Not Too Old to Start Cryin': The Lost 1966 Masters

Not Too Old to Start Cryin': The Lost 1966 Masters

by The Mojo Men

CD

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Overview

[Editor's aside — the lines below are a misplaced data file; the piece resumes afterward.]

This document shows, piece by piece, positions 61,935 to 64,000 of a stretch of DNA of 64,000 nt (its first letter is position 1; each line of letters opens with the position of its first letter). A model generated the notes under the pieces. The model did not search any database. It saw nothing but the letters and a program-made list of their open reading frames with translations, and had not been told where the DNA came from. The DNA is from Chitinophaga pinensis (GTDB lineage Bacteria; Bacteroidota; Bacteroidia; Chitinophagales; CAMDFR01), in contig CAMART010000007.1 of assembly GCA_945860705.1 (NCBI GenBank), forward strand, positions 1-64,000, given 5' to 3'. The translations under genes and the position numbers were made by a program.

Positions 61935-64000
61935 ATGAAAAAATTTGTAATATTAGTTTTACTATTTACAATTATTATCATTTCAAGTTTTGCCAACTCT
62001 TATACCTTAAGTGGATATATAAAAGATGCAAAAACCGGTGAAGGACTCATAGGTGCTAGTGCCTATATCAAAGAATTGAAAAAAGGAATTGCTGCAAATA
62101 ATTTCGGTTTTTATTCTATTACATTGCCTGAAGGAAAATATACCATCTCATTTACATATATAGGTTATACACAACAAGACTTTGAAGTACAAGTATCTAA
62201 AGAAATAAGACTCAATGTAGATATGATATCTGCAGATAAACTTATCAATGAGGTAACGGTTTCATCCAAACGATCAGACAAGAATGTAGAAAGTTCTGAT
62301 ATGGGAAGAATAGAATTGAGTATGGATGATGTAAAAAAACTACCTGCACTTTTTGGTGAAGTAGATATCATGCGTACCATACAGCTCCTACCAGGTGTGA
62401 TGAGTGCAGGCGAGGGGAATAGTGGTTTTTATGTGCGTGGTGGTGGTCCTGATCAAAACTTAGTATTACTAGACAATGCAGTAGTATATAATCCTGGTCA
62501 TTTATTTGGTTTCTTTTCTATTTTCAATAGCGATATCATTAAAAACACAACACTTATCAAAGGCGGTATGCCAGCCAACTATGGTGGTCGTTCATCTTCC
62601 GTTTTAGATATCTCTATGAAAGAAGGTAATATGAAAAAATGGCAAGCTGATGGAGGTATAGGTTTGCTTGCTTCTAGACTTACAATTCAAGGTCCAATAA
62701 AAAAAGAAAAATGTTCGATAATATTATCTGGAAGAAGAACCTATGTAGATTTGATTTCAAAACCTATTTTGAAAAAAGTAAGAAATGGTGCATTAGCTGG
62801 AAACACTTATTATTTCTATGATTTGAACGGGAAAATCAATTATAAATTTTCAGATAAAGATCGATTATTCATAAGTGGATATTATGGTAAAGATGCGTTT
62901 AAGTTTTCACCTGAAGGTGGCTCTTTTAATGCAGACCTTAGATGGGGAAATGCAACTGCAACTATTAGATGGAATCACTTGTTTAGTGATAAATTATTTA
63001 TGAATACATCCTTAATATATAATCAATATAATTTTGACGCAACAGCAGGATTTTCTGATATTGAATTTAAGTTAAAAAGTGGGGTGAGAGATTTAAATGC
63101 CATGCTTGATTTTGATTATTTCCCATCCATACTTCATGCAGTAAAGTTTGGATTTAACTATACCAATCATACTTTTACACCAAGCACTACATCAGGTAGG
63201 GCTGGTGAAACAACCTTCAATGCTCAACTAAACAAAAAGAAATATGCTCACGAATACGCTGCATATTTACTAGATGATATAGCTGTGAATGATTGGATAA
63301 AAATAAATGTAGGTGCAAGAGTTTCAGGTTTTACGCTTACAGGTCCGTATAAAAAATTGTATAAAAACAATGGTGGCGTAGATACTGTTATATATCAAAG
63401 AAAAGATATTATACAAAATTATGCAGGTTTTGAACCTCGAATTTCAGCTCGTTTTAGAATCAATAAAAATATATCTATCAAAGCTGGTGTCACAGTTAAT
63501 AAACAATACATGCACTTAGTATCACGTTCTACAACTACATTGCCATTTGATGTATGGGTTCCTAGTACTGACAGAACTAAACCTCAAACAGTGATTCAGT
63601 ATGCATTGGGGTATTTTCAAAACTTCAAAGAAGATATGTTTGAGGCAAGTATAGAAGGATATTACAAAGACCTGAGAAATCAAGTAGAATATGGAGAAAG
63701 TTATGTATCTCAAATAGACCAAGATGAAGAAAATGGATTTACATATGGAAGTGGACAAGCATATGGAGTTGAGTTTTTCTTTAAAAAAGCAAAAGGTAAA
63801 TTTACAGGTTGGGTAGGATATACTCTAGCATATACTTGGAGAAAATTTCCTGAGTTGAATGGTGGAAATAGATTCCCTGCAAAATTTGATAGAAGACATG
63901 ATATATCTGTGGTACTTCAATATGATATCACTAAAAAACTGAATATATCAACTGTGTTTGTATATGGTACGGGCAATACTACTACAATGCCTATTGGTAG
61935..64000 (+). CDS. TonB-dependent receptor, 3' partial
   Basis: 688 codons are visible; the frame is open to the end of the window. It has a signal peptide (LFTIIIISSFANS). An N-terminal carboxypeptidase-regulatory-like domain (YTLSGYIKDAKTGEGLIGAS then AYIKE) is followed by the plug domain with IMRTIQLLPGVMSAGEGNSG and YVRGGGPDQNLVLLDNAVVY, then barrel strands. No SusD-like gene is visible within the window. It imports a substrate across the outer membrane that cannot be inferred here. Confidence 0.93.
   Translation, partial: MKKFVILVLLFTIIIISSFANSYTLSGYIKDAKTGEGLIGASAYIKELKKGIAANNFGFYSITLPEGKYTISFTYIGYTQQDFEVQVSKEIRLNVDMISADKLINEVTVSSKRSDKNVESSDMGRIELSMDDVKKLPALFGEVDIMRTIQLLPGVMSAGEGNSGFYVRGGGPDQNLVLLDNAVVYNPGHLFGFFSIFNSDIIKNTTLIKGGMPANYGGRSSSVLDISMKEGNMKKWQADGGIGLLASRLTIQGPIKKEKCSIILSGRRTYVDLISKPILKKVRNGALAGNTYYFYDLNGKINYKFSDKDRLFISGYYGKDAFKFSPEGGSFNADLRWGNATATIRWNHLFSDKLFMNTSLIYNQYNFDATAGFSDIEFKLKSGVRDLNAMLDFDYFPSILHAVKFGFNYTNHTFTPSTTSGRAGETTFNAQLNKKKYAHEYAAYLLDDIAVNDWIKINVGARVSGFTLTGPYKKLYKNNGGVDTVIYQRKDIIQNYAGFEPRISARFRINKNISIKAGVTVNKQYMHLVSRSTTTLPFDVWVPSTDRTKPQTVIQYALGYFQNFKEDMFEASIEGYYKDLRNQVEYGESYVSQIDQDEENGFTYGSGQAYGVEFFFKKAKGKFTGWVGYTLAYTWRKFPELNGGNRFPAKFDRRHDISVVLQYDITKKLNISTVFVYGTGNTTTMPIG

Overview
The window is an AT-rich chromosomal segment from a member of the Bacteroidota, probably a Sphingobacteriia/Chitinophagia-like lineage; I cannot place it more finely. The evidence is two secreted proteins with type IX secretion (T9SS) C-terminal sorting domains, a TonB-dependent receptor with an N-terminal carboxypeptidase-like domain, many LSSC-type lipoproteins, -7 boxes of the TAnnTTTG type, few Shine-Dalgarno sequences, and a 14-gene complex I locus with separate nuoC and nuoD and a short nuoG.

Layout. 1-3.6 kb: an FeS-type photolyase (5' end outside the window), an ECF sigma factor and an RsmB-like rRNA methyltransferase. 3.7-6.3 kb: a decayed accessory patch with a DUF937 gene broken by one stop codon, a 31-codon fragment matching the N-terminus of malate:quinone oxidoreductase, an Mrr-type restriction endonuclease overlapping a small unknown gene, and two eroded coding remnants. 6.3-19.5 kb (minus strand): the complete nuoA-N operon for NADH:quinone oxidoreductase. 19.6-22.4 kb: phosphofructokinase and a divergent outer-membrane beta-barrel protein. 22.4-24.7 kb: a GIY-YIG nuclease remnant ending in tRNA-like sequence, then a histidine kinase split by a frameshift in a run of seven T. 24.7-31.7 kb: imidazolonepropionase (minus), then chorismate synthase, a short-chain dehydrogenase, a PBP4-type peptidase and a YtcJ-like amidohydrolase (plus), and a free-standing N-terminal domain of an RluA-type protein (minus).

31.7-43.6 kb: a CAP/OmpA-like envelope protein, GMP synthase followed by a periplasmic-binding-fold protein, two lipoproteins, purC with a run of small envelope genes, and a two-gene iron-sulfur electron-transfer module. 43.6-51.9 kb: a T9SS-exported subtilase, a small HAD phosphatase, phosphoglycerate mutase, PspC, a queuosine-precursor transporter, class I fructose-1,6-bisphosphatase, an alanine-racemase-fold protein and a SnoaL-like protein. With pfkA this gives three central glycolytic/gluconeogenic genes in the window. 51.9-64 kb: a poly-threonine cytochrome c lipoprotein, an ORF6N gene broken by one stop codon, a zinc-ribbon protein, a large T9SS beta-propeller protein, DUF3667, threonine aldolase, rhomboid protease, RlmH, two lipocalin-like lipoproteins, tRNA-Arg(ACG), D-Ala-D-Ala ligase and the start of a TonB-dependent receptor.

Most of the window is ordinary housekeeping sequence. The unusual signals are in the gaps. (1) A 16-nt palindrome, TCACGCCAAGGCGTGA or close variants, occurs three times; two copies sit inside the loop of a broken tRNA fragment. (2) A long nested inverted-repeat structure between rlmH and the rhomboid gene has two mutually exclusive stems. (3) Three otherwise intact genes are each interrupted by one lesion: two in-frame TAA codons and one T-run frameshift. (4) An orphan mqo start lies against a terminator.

For a minor mid-'60s San Francisco garage/folk-rock/psych group with very limited national success, the Mojo Men certainly recorded a hell of a lot of material. This compilation contains no less than two dozen previously unreleased 1966 recordings, cut in the uneasy period between when their original label, Autumn, had bit the dust, and they had yet to release tracks with their next company, Reprise. It's no less than the fourth CD of material from the group that's been issued, with no duplication between the discs. For that reason, even some enthusiastic '60s/San Francisco collectors might wonder whether it's only of peripheral, completist-only interest. It's definitely not, however; a little surprisingly, it has much of the best stuff they ever did, with only a few of the songs that would be re-recorded at Reprise. Far more than their earlier, more garage/British Invasion-inclined recordings prior to the entrance of drummer/singer Jan Errico into the lineup, it has a folk-rock/slightly psychedelic feel somewhat akin to the pre-Grace Slick work of Jefferson Airplane. Too, it's nonetheless less precious and slick than their more polished (if occasionally fine), baroque rock-influenced Reprise material. Bittersweet, wistful folk-rock with mild garage and psychedelic tinges (and more than a touch of the Beau Brummels) is the main vibe on this strong set of mostly original material, highlighted by the ones on which Errico's stirring, yearning vocals -- the best qualities she brought into the band from her former outfit, the Vejtables -- are prominent. While some of the tunes are rather run of the mill, the best of them are really good, including the Beau Brummels-style "Is Our Love Gone"; "Not Too Old to Start Cryin'," represented by two versions (and later redone for Reprise); and, above all, "You Didn't Even Say Goodbye," where Errico's singing is a match for Signe Anderson at her best. Even the oddball cover arrangements of "She Cried" (formerly a hit for Jay & the Americans) and the late-'50s Bell Notes rocker "I've Had It" are cool. You could even make an argument for this as the best Mojo Men CD, despite the absence of their only two songs to make appreciable national noise, "Dance with Me" and "Sit Down, I Think I Love You."

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